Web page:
Remembering the Kanji and Remembering the Hanzi

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Remembering the Kanji is a series of three volumes by James Heisig, intended to teach the 3,000 most frequent Kanji to students of the Japanese language. The series is available in English, Spanish and German.[1] There is a supplementary book, Remembering the Kana, which teaches the Japanese syllabaries (hiragana and katakana). Remembering the Hanzi by the same author is intended to teach the 3000 most frequent Hanzi to students of the Chinese language. This book has two variants: Remembering Simplified Hanzi[2] and Remembering Traditional Hanzi, each in two volumes.


The method differs markedly from traditional rote-memorization techniques practiced in most courses. The course teaches the student to utilize all the constituent parts of a kanji's written form—termed "primitives", combined with a mnemonic device that Heisig refers to as "imaginative memory". Each kanji (and each non-kanji primitive) is assigned a unique keyword. A kanji's written form and its keyword are associated by imagining a scene or story connecting the meaning of the given kanji with the meanings of all the primitives used to write that kanji. The method requires the student to invent their own stories to associate the keyword meaning with the written form. The text presents detailed stories in Part I, proceeding through Part II with less verbose stories. This is to encourage the student to use the stories as practice for creating their own. After the 547 kanji in Parts I and II, the remainder of the kanji in Part III have the component keywords but no stories. However, in cases where the reader may be easily confused or for difficult kanji, Heisig often provides a small story or hint.

All the kanji are analyzed by components—Heisig terms these "primitives"—which may be traditional radicals, other kanji themselves, or a collection of strokes not normally identified as independent entities. The basic primitives are introduced as needed throughout the book. This order is designed to introduce the kanji efficiently by building upon the primitives and kanji already learned, rather than learning the kanji based on the order of their frequency or the dictates of the jōyō kanji grading system. In volume 2, Heisig groups roughly half the kanji according to "signal primitives" that signal a certain Chinese reading (cf radical). There will be one or more exceptions to this rule. These are presented by Heisig in an increasing order of difficulty. The remainder of the Chinese readings are introduced in separate chapters, designed to help the student learn the readings from everyday words and useful compounds.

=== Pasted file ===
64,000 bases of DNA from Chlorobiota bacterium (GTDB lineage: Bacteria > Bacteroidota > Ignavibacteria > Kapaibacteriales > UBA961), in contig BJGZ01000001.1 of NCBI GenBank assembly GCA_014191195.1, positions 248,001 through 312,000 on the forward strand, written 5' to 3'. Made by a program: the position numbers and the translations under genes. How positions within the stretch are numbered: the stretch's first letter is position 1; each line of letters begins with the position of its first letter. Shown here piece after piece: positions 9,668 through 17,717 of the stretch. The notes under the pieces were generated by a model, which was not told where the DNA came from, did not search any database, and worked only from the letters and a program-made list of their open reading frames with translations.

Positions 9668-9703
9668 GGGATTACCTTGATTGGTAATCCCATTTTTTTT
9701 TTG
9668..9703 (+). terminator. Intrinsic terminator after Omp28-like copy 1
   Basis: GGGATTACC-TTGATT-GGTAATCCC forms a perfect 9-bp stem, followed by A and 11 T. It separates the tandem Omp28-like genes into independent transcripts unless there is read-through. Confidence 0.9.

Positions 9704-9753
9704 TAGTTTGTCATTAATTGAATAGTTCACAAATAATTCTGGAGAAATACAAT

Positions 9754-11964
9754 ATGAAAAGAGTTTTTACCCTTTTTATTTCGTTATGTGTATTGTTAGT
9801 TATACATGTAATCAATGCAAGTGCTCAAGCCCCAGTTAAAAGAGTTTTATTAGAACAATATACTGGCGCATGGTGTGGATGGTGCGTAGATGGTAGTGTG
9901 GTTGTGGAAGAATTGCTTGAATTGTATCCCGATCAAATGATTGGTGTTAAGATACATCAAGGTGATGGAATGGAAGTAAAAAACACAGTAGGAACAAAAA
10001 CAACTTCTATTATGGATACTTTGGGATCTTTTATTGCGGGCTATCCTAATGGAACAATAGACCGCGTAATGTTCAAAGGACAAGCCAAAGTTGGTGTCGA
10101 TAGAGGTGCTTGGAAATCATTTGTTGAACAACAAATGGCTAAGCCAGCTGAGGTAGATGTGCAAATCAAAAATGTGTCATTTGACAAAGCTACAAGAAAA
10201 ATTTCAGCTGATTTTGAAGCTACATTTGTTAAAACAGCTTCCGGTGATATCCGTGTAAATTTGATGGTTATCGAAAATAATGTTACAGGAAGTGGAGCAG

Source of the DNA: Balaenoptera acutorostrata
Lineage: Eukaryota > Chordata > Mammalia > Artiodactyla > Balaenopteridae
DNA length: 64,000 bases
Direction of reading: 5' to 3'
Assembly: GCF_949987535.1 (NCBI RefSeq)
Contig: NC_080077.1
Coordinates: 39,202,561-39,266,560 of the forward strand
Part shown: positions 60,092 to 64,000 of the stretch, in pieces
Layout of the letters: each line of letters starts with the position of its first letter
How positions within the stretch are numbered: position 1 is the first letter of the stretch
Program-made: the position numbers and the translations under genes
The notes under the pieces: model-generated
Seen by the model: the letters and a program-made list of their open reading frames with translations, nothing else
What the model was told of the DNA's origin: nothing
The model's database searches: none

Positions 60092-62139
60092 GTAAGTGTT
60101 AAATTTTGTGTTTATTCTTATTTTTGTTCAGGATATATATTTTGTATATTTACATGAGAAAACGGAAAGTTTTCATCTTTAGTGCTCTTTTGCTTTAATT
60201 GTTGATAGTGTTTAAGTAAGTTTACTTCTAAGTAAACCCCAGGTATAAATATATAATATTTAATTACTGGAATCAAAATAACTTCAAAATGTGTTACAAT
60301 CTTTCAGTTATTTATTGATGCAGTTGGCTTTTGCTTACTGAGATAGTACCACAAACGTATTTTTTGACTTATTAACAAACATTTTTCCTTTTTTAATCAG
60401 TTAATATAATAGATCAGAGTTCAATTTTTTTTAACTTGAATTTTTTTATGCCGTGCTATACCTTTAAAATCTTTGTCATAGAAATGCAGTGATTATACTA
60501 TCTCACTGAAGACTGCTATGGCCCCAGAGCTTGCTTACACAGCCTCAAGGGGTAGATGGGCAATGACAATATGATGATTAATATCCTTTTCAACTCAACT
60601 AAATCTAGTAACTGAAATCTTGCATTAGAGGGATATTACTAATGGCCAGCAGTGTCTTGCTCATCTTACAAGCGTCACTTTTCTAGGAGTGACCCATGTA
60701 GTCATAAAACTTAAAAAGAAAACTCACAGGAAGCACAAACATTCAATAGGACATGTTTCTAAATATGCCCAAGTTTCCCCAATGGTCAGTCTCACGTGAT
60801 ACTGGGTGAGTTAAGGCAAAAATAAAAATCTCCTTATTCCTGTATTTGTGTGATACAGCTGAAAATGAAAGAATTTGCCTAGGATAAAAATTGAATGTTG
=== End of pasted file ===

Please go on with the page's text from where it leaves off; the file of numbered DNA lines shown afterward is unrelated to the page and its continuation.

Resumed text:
Volume 1[edit]

Remembering the Kanji 1
Remembering Kanji 1.gif
The cover of the 5th Edition.
AuthorJames W. Heisig
CountryUnited States
LanguageEnglish, with translations into Dutch, French, Spanish, Polish, Portuguese, German, Italian, Hungarian, and Hebrew.[3]
SeriesRemembering the Kanji
PublisherUniversity of Hawai'i Press
Publication date
Sixth Edition: 3rd printing, 2015. Fifth Edition: 2008
Pages484 (6th edition)

The first book in the series, commonly known as RTK1, was originally published in 1977. The sixth edition of the book was released in 2011. In the book, Heisig presents a method for learning how to associate the meaning and writing of 2,200 kanji, including most of the jōyō kanji. There is no attention given to the readings of the kanji as Heisig believes that one should learn the writing and meaning first before moving on to the readings in Volume II.